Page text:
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Abilene Reporter News Newspaper Archive: June 17, 1970 - Page 1

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Publication: Abilene Reporter News

Location: Abilene, Texas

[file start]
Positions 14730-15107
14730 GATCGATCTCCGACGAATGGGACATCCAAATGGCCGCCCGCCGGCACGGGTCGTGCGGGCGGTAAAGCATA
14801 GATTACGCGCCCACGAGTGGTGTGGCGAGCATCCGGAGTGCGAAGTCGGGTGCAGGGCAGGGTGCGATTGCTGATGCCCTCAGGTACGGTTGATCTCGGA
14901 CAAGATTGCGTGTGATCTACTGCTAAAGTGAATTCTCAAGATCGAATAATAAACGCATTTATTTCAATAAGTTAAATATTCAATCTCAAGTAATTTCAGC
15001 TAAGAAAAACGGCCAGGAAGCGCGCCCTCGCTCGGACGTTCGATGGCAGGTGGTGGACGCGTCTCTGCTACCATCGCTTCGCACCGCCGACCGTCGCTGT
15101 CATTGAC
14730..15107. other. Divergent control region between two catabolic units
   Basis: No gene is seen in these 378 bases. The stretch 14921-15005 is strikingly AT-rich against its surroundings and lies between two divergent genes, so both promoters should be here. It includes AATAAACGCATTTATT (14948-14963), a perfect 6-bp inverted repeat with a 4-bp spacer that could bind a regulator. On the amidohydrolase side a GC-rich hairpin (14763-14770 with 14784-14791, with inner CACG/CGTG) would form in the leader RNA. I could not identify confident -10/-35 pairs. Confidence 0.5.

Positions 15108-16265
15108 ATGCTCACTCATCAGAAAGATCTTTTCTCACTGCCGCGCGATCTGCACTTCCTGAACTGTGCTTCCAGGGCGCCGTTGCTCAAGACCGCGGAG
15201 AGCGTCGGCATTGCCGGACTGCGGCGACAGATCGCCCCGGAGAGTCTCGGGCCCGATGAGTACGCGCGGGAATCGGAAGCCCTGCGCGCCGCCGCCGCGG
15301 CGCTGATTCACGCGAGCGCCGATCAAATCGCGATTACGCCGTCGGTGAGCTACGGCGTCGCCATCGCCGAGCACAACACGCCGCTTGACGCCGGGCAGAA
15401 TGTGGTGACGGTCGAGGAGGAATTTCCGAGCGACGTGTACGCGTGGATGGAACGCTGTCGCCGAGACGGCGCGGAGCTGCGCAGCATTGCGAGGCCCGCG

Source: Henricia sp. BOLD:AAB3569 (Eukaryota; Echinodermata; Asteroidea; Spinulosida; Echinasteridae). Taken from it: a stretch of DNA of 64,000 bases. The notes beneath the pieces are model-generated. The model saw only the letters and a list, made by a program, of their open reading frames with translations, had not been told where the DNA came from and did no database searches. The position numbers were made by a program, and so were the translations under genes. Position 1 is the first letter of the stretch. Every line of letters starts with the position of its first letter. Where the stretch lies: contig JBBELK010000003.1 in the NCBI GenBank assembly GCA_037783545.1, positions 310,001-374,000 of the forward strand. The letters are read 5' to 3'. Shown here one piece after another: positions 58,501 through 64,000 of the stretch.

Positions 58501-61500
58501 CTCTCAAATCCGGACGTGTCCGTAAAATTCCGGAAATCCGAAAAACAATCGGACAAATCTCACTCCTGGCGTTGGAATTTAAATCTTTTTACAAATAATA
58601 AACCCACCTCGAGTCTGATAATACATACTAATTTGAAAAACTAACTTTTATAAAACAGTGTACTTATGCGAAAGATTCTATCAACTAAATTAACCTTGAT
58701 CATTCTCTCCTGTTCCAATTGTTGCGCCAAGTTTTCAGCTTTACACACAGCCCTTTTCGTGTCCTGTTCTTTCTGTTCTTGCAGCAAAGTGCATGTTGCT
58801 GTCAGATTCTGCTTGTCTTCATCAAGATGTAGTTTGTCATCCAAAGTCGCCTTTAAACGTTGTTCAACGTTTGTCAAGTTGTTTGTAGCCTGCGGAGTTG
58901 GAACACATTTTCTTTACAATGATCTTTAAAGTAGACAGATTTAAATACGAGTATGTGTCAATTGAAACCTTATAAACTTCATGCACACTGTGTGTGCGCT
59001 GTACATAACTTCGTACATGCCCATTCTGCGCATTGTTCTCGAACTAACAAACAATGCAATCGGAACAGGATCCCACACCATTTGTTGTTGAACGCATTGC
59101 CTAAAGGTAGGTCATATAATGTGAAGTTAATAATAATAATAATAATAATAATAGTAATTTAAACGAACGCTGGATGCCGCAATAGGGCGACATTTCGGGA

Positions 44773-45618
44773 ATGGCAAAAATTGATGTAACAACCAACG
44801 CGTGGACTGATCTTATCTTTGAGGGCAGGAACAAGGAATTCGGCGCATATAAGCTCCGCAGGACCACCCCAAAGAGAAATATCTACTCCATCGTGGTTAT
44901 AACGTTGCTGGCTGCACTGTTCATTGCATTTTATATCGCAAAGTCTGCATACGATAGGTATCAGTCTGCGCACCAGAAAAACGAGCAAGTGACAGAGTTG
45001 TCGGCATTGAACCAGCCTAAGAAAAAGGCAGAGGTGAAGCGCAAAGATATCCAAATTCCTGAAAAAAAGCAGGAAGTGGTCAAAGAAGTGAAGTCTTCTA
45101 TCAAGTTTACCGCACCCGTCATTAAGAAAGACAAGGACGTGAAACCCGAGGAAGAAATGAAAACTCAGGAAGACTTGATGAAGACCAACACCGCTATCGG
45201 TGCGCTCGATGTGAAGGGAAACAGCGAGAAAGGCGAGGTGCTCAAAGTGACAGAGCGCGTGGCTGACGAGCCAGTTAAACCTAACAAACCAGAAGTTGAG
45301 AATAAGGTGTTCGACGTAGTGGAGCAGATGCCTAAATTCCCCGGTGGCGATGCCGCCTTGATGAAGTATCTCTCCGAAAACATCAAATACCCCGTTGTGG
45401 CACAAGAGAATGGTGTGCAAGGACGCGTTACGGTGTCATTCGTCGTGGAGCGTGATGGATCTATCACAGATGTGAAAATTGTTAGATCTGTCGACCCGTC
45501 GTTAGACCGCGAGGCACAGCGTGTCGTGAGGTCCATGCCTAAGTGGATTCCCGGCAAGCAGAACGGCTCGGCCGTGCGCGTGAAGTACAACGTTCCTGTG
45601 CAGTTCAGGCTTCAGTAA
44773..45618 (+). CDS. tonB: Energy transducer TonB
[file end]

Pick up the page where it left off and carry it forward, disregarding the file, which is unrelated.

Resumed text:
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   Abilene Reporter-News, The (Newspaper) - June 17, 1970, Abilene, Texas                                "WITHOUT OR WITH OFFENSE TO FRIENDS OR FOES WE SKETCH YOUR WORLD EXACTLY AS IT 89TH YEAR, NO. 364 PHONE 673-4271 ABILENE, TEXAS, 79604, WEDNESDAY EVENING, JUNE 17, PAGES IN THREE SECTIONS Attpcitttcd lOc SUNDAY Lobbyist Pleads Guilty at Trial NEW YORK (AP) Lobbyist Natlian Voloshen interrupted the starl of his trial today lo plead guilty- to charges of con- spiring to peddle his influence with Ihe office of House Speaker John W. McCovmack, and lying lo a grand jury about il. Codclendanl Martin Sweig, McCormack's suspended admin- istrative aide, stood by his plea of innocence. Jury selection con- tinued for his federal court trial wliich might lasl all summer. Voloshen, 71, a New York law- ycr-lobbvsit and friend of Mc- Cormack's first announced liis change of plea in the judge's chambers, then repealed it in open court. Court papers for Sweig indi- cated he may wish lo call as many as 22 senators and repre- sentatives as character wit- Oil Allowable Cut Again -Third Month in a Row SHATTERED. WINDSHIELD Miguel Valdez. lurbed for the second straight night leans from his car after the windshield was throwing and sniper fire. Valdez is led shattered by thrown bricks and stories at by an unidentified Miami Metro'policeman. Fla. Valdez was driving the Wirepholoj City section of Miami, Fla., which had been dis- 5 WOUNDED Bv ELLIE RUCKKK and BETTY GRISSOM Where to Purchase Yeast by Pound? Q. Where In Abilene can a person buy yeast hy the pound? II doesn't matter If It is the dry or active klrnl. A. At the grocci-y stores, of course, bul by the pound it can be a bit expensive. But you're in luck, one bakery manager said he'd sell it to you for 30 cents a pound. You'll receive his name by mail. Q. While driving on North Mockingbird, I nolired that (he underpass was filled with rain water. I started lo stop hut I dldn'l sec tlie large wooden arm swung across the road. It broke out my car windshield. Why wnuhl a traffic hazard like that be permitted and only have a yellow light and nol a flashing red lighl? Do I have any legal action to recover damages (o my car? A. No, in fact, says the city atlorncy I'oii're lucky that you weren't filed on for negligent collision. Traffic Engineer Bud Taylor says, it's standard procedure to use yellow lighls on barricades. Flashing red lighls are used only on traffic lights and emergency vehicles. Flashing yellow means proceed with caution and flashing red means you must stop until it's safe to proceed. Taylor says if red lights are used too often they will lose their significance. Q. I'm a student at Lincoln. Why Is Lincoln the only junior high school In Ahltene (hat doesn't have Slinking caution lights (20 MIMI South First is one o( the busiest streets in Abilene. Sure, we have a (unncl, but it's safer lo take a chance of bring hit by a car (nan going through that "under- ground alley." The only way the (unncl Mould be safe Is (o put a policeman down there lo stay all day. Please, answer because I am concerned anil would like some "ACTION." A. Caulion lighls aren't installed where there are regular traffic lighls, as in this case at Lincoln, says Bud Taylor, traffic, engineer. Caution lights won't solve (he problem when students cross against the red light and in places other than the cross walk he says. City Manager II. P. Cliflon says citations will be issued nexl year lo dis- courage this. Cliflon says when Grape Street is widened it would be convenient lo close the tunnel but it was decided lo leave it open for (he use o( (he students. Clifton and the police chief both say there have been no evidence lo support the statement that the tunnel is unsafe. Curfew Ordered In Miami Strife By EATtLK JOSIAH Associated Press Writer MIAMI (AP) Gunfire has erupted in the city's black neighborhoods for the second straight night and five persons were wounded by officers' bul- lets, including two white men trying to protect their place of business. City officials ordered a dusk- lo-dawn curfew after violence spread Tuesday from the Brownsville area lo two olher large Negro districts. Police said one of Ihe black men wounded was a sniper and another a looter. A third Negro walked into a hospital and said he was shot as he sat on his front porch. Shooting began Monday night WEATHER U.S. DEP4HTMENT OF COMMERCE EISA WEATHER BUREAU (Winter mip, M. IB) ABILENE AND VICINITY radius) cfear lo partly cloudy and hot today, tonight and Thursday. Hig1! both allernoons arour-d IDO. Low loday aboul 75. Wfros southerly 10-50 m.p.ti. Hwri ard low for hours ending at 9 a.m.: 73 and M. High and low for Mme period lasl year: ana Sunsel last nlgM: p.m.; sunrise loday a.m.: stmiet tonight: p.m. after reports circulated lhat a black housewife had been insult-; ed in a supermarket- Officials said 16 olher persons were injured. Most were while and suffered cuts when their windshields and car windows were broken by chunks of pave- ment and stones. One was ad- mitted lo a hospital. A number of cars driven by whites were burned. The two white men who were. shot had stationed themselves with guns on the roof of theirv- construction-business building. X Officials said Lisbon C. Mor-.- ris, 42, owner of L. C. Construction and Paving was in critical condition wilh'- neck and body wounds. Police said Morris and Doug- las Leach, 57, opened fire on them when they arrived at Ihe building to Investigate a bur- glary report. Leach was in fair condition. After nearly five hours of. steady firing throughout a 2Q-. square-block area of Brownsville district, and looting spread into the erty City section and was reported in Coconut Grove. AUSTIN The maxima limit on Texas' oil production was lowered today for July, the third consecutive month the Railroad Commission has cut lire allowable. II was set at 55.5 per cent of potcnlial. The allowable will permit max- imum production of barrels a day in July, compared to barrels daily this month under a 59 per cent fac- tor. Major purchasers' written nominations for oil nexl month totaled barrels a day, a decrease of 37.674 from June. The Bureau of Mines forecast for demand of Texas crude oil in Julv is barrels a day, an increase of from Ihis month. Total nominations were re- duced from the floor .when Shell Oil Co. lowered its nomination from barrels a day from June. None of Ihe 14 major buyers of Texas crude asked the com- mission for more oil in July than Ibis month, eight wanted the same amount and six re- NEWS INDEX Amusements 6B Bridge 13A Classified U-I8B Comics 138 Editorials I2B Horoscope M Hospital Palients 7B Obituaries 2A Sporls..............9-1 IB To Your Good Health------1 3A TV Log ...............2B Women's News 2-3B quested less oil next month than in June. Nominations by major crude oil buyers, in barrels iwr day, for July, with increases or de- creases from June in parcn- Itesc.s: Chevron Cities Service (minus Continental Diamond Shamrock Gulf Humble (minus Mobile Pan American Phillips (minus Shell (minus Sun (minus Texaco Union of California 73.J50 (minus Negro Wins Mayor Race in New Jersey NEWARK, N.J.. (AP) Ken- nelh A. Gibson, a 38-year-old civil engineer, has been elccled as the first Negro mayor of a major Northeastern city, defeat- ing an incumbent accused of corruption in office. A runoff election Tuesday gave Gibson victory by voles to (or Mayor Hugh J. Addonizio, 56, who held the office for eight years and ran for another term ivhilc standing trial nn federal charges. Aflcr Gibson was declared winner, hundreds of Negroes paraded Iho main street of Ihis racially divided city, New Jer- sey's largest, some shouting "Power to Ihe and waving clenched fists in a Black Power solute. Gibson, pledging to work lor an end to chronic black-white confrontations, declared: "We must begin to reconcile this community nl this moment." Corps Flood Plan Felt Too Costly' By BOB ARM1STEAD Reporter-News Slalf Writer The Abilene Flood Control Advisory Commitlee Wednesday heard a report that the city's 516.5 .million share of the Corps of .Engineers flood control project would make the city's debt ratio loo high from 1974-81 based on present assessment figures. Properly is assessed at 55 per cent of full value. The study by Ihe .finance subcommiltee said Ihe city's debt, if the flood project were undertaken, would be too high compared wilh Ihe Bank President Fells Of Robbers With Shotgun HOUSTON would- be bank robbeers ran up against a shotgun-packing bank presi- dent Tuesday and lost. The president, Theodore F. Burridge, fired blasts from a 12-gauge shotgun and felled the two in the bank's parking lot. Bolh men were reported in critical condition at a hospital wilh buckshol wounds in llieir legs and back. Police identified them as Johnny L. Goode, 28, and David Lee Fry, 25, Houston. They were charged Tuesday night with taking more than from the South Park National Bank of Houston. Burridge said he saw the men forcing three tellers to stuff the money into two pillow cases Tuesday afternoon. The bank president said he walked to Ihe rear of Ihe bank, got his shotgun, and waited at a- side door for the men to leve. "I couldn't do any shooting in-, he said. Less than two minules Ihey entered the bank, Bur-; ridge said, Ihe robbers ran out the front door, firing a shot to discourage any chase. The bank official said he checked to be sure no bystand- ers were in Ihc line of fire as Ihe men ran Ip an old model car in the parking lol. "I aimed just below their hip Burridge said. "I didn't shoot to kill." Police reported finding (ho pil- low casos stuffed with moniy and two pistols beside (he men. The engine of the getaway car had been Icfl running and the side of the car was splattered with 21 buckshot holes, officers said. Six children were In another car aboul 30 feet from the scene of the shooting. They were wait- ing for their mother, Mrs. Do- mingo Guzman, 32, who was among a score of customers in- side Ihc bank. The eldest child, Cynthia, 10, said she saw the two men run from the bank wilh guns in their hands. "We all gol down when we heard the she said. Tuesday's robbery was the third at the bank since il opened about Id years ago. In each case, two men were involved and arrests were made shortly after the holdup. city's lax base for an eight or nine year period. The Corps projecl is a S02 million proposal, including million federal aid and Ihe rest local funds. The subcommittee estimalrd that Ihe cily's share would add to the lax rale from 1972-74, then add varying rales ?.25 in 1975, S-30 in 19BO, is 1985, and back to in 1989. The subcommiltee said lhat, "Maintaining assessed valua- tions at a ralio of 55 per cent actual value, the projected lax rales necessary lo support present and 'growth' bond requirements, general operating expense, and million flood control bonds vary from a low of S1.50 in 1970 lo in 1989 per assessed value." The subcommittee report was dated Nov. 25, months only released Wednes- day in a meeting of the frll study committee. The finance subcommitlee didn't make a recommendation on whether the bonds for Ihe Corps project should be issued, noting lhat Ihe decision "is a preroga- tive and responsibility of Ifcc voters of Abilene" and limiletl itself lo a study of the city's ability lo support more bonds and the taxes which would be necessary to support Ihem. The program subcommittee lasl week voted to reject Ihe Corps plan and pursue a less expensive Soil Conservation Service project. Ross Tippcll, chairman of Ihe program subcommitlee, said in that meeting that on a 20-year projection the owner of sn Sec CORPS, Pg. 3A Newark, Iwilh over has 'a majority of black residents, but Negroes trail whiles 3 lo 2 in voting re- gistrations. The key lo Gibson's victory appeared (o he white voles from aroas where former Fire Direc- tor John Caufield, who endorsed Gibson, ran strongly in the first election May 12. Gibson, who takes office July 1, will face a City Council domi- nated by whites and Artdonizio supporters, although he carried Ihrce Negro councilmcn into of- fice wilh him. Two Gibson men ousted vet- eran Negro Councilmen Irvine Turner and Calvin West, who were aligned wilh Addonizio anil who were indicled wilh him on federal cxlorlinn and conspiracy charges. A Ihird indicled coun- cilman, Frank Addonizio, a dis- tant cousin of the mayor, also lost. "We arc prepared lo face the challenges of Newark, bul we have no Gibson said. Hacial rioting took 26 lives in 1987 and racial ill-feeling was fanned by statements during (lie election campaign. Police Director Dominick Kpi- na summed up the cleclion as "a question of black versus white" in a campaign speech for Addonizio. Gibson said his first act as mayor would be to fire Spina. Market Higher NEW YORK (AP) Slocks opened higher loday on a wide front in moderately active trad- Gainers outnumbered losers 3 lo I. nesses in an altempt to show thai the alleged conduct did not constilute violalions ol congres- sional rules of ethics. Judge Marvin E. Frankel, who will preside at the U.S. Dis- trict Court (rial, has ruled there is nothing to prevent congress- men from testifying if Ihe de- fense wants lo call Ihem. McCormack, 78, is expected lo testify eillicr in person or by de- There lias been no suggestion by Ihe government that the speaker, who is retiring at the end of the year, was in- volved in any influence ped- dling. The government charged that Sweig and Voloshen applied pressure on behalf of a variety of favor-seeking firms and indi- viduals on a number of govern- ment agencies over a six-year period. In its Jan. 12 indictment, the grand jury claimed Sweig was an aclive partner in Voloshen's use of "Hie telephone, secretari- al staff and good will of Hie speaker of Ihe House." Sweig's lawyer, Paul T. Smith, said in prelrial hearings thai influence seekers may have been defrauded by Voloshen, but thai there was no conspira- cy involving Sweig. Maximum penalty upon con- viction under Hie indictment is 52 years in prison for Sweig, and 25 years for Voloshen. Astronaut Takes Out License For Marriage SAN ANTONIO (AP) As- Ironaul Thomas K. Mattingly II, Ilic man wJio misred Apol.'o 13 because of the measles, has taken out a marriage license here, naming a California wom- an ns his intended bride. Maltingly, 34, quielly took out the license at the Bexar County courlliouse while in San Anlonio on week's leave from his aslronaul duties al the Manned Spacecraft Center in Houston. The marriage license applica- tion identified Ihe bride as Eliza- beth Dailcy. It listed only Cali- fornia as her home. Mallingly kept quiet about his marriage plans, and few knew about his intentions lo marry during Ills leave. NEED CASH? Look around the house and garage far those ilems lhat you no longer use. Sell Ihem in Family Week-Ender FRl.-SAT.-SUN. 3 Lines 3 Days No ETtaiffMi or Refund ft ThU Approximately" 15 Average Warrji No Phone Orders Please Only CASH IN ADVANCE YOU SAVE Si.95 ABILENE REPORTER-NEWS DEADLINE THURS. 3 P.M. Hardening of Arteries Cited in Girl's Death SAN FRANCISCO (AP) A team of autopsy surgeons has reported lhat a 14-year-old girl died of hardening of the arter- ies, a disease of old age. Dr. Henry Turkel, San Fran- cisco County coroner, said the condition of the girl's coronary arlcries resembled that of wom- en in their 70s and 80s. "In my IS years as a coro- Tnrkel declared after re- ceiving Ihe report Tuesday, "I've never seen anything like it." The girl, Florencia Gomez, a junior high school honor stu- dent, was a Filipino whn came here a year ago from Manila wilh her father and two teen- age sisters. She collapsed Monday at the Kan Francisco General Hospital, where her father had senl her to seek treatment for what was be- lieved to be a cold. Turkel said there was evi- dence the girl recently suffered an undetected heart attack. Dr. Frederick Bruhn, Ihc hos- pital's chief resident pediatri- cian, commented: "In fact, she probably went through her brief life having heart attacks and passing them off as minor pains." Bruhn said a (cam of experts is expeded to study Ihe case, which he described as a "medi- cal rarity." They hope lo fmd new clues on Ihe mystery at ag- ing. Flnrcncia's father, Vivcncia Gomez a grade school teacher, had left his wife, and seven other children in Manila and was sav- ing money to bring them here. Florencia had no history o( poor health, the father said: